For tourists short in time, the major food courts, such as the scenic area of City God Temple of Shanghai, Yunnan Road Food Street, Shippo Old Street, etc. are the best places to enjoy a variety of authentic food, offering mouth-watering specialty snacks and cuisines including local delicacies and flavorful cuisines of countries of the world. Xintiandi and Tianzifang are good options to find some lovely artistic featured bars and cafés.
Its food scene is extremely diverse, featuring snacks and cuisines from various parts of China and the rest of the world, among them, the pan-fried buns and steamed buns stuffed with juicy pork (soup dumplings or Xiaolongbao) are the snacks you must try. Xiaoyang Shengjian is one of the best places to taste the pan-fried buns. When it comes to Shanghai Xiaolongbao, Nanxiang Xiaolongbao is naturally the most famous, Nanxiang Steamed Buns shop and the Guyiyuan dim sum shop are the place to have Nanxiang Xiaolongbao, besides, Shanghai’s DingTaifeng, Wanshouzhai, and Jiajia Tangbao are a good place to enjoy Xiaolongbao too.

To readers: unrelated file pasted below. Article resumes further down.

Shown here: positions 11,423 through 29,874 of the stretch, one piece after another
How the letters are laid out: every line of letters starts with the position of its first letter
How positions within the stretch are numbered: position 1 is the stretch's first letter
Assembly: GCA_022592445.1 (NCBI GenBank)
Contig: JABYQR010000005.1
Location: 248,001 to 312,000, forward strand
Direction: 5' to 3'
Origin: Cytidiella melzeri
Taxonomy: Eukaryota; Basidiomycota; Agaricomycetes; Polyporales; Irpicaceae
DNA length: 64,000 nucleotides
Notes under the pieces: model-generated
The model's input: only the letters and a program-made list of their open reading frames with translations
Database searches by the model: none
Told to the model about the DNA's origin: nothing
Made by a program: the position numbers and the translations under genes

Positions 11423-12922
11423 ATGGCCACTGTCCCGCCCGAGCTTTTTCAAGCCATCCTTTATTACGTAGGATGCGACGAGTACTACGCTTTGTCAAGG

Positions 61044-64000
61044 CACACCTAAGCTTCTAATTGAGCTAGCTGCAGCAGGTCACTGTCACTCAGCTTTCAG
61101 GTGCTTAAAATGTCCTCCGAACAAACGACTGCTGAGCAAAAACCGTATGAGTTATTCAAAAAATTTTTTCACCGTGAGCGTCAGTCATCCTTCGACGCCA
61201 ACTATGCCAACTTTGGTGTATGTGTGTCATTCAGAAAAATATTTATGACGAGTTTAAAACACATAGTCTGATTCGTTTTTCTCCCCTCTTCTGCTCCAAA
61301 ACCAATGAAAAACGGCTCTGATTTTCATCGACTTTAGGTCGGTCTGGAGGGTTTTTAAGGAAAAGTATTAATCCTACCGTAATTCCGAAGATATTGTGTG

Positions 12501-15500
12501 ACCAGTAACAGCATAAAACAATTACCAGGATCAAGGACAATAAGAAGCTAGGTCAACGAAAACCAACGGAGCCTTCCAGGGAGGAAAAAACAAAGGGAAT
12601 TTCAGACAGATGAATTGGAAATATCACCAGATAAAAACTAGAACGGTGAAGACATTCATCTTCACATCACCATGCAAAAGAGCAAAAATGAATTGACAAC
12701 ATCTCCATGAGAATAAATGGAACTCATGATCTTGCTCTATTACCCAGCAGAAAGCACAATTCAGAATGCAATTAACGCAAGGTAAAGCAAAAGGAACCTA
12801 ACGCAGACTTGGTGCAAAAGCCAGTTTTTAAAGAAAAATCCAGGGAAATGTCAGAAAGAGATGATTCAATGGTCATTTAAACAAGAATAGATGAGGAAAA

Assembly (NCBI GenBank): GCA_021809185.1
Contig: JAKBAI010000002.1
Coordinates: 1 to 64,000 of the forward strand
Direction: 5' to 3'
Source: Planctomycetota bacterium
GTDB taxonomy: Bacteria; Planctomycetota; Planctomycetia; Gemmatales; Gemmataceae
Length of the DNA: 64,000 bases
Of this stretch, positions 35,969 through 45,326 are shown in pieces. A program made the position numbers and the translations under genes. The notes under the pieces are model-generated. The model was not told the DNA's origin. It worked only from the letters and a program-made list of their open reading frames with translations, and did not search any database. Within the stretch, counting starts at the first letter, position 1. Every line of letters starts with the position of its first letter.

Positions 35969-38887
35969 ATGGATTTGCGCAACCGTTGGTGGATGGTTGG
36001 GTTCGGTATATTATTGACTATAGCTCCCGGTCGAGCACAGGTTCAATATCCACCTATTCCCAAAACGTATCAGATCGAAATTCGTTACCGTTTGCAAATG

Where to stay in Shanghai
As an international metropolis, Shanghai offers a large variety of hotels to meet every budget, from local guesthouses to international 5-star hotels or even higher standards. You can easily find a hotel based on your interests and preferences. Usually, we would recommend travelers to book a hotel downtown area close to the metro stations, which is convenient to travel around.